|Tilapia farming in PNG can improve food security and generate income|
(Photo: F. Gako)
Some of the main factors restricting production in PNG include limited capacity of management agencies to select good pond sites, inadequate supply of fingerlings (juvenile fish) for farming, limited availability of inexpensive fish feed, and a general lack of knowledge in aquaculture husbandry. The ACIAR project that Francis is involved in aims to address some of these limitations, to improve fish production for smallholder farmers.
Originally from Goroka in the Eastern Highlands province of PNG, Francis is an avid fisherman: “The only time I don't go fishing is when I’m asleep”, he jokes. He is currently a technical officer with the project Increasing production from inland aquaculture in Papua New Guinea for food and income security, involved in growth performance trials with genetically improved tilapia fish. One of his key roles is to provide hands-on and technical advice to local fish farmers.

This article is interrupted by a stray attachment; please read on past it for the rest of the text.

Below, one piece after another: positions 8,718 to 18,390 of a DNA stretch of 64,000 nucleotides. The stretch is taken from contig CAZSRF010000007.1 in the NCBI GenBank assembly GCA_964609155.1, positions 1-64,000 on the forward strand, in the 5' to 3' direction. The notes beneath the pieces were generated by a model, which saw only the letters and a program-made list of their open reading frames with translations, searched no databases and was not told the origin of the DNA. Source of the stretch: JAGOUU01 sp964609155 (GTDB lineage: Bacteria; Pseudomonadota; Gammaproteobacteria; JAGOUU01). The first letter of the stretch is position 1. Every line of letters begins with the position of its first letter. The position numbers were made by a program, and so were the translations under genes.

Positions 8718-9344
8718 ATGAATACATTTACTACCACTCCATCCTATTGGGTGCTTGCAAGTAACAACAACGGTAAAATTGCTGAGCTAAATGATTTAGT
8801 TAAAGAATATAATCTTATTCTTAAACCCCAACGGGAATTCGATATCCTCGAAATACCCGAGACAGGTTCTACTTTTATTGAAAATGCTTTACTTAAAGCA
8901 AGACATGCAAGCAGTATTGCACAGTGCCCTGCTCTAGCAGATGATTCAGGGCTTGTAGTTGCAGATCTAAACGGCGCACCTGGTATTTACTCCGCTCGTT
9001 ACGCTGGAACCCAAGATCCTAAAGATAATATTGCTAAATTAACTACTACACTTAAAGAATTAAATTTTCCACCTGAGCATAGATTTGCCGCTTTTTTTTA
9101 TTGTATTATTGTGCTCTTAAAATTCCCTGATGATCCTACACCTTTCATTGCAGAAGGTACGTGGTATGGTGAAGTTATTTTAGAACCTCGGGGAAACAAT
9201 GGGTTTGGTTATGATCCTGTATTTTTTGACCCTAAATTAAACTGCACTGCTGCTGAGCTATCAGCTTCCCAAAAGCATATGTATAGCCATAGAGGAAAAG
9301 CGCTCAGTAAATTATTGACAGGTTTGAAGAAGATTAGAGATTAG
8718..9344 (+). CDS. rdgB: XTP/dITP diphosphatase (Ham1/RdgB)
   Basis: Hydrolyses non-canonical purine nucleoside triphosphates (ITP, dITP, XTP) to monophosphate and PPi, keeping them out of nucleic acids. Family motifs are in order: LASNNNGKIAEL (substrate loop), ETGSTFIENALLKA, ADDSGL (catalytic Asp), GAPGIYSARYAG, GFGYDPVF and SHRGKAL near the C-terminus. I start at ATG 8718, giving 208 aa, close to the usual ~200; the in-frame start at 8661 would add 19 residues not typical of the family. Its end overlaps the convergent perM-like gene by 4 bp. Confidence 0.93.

|Constructing the pond (Photos: F. Gako)|
In these photos, the farmers are building a fish pond under Francis's guidance. It will be used as a grow-out pond for Tilapia species. These fish are not only tasty, but fast and easy to grow, so make a perfect species for farming in PNG.
|Preparing to release tilapia fingerlings (Photo: F. Gako)|
By Emma Zalcman, ACIAR Graduate Officer
ACIAR project FIS/2008/023 Increasing production from inland aquaculture in Papua New Guinea for food and income security is being led by University of New South Wales, Australia.
Partners in this project include:
National Fisheries Authority, Papua New Guinea
Department of Agriculture and Livestock, Papua New Guinea
Highland Aquaculture Development Centre, Papua New Guinea
Ok Tedi Development Foundation, Papua New Guinea
Community Based Health Care, Papua New Guinea
Maria Kwin Training Centre, Papua New Guinea
University of Technology, Papua New Guinea
Bris Kanda Inc., Papua New Guinea
Project page on Australian Wetlands, Rivers and Landscapes Centre website
ACIAR's medium-term research strategy for PNG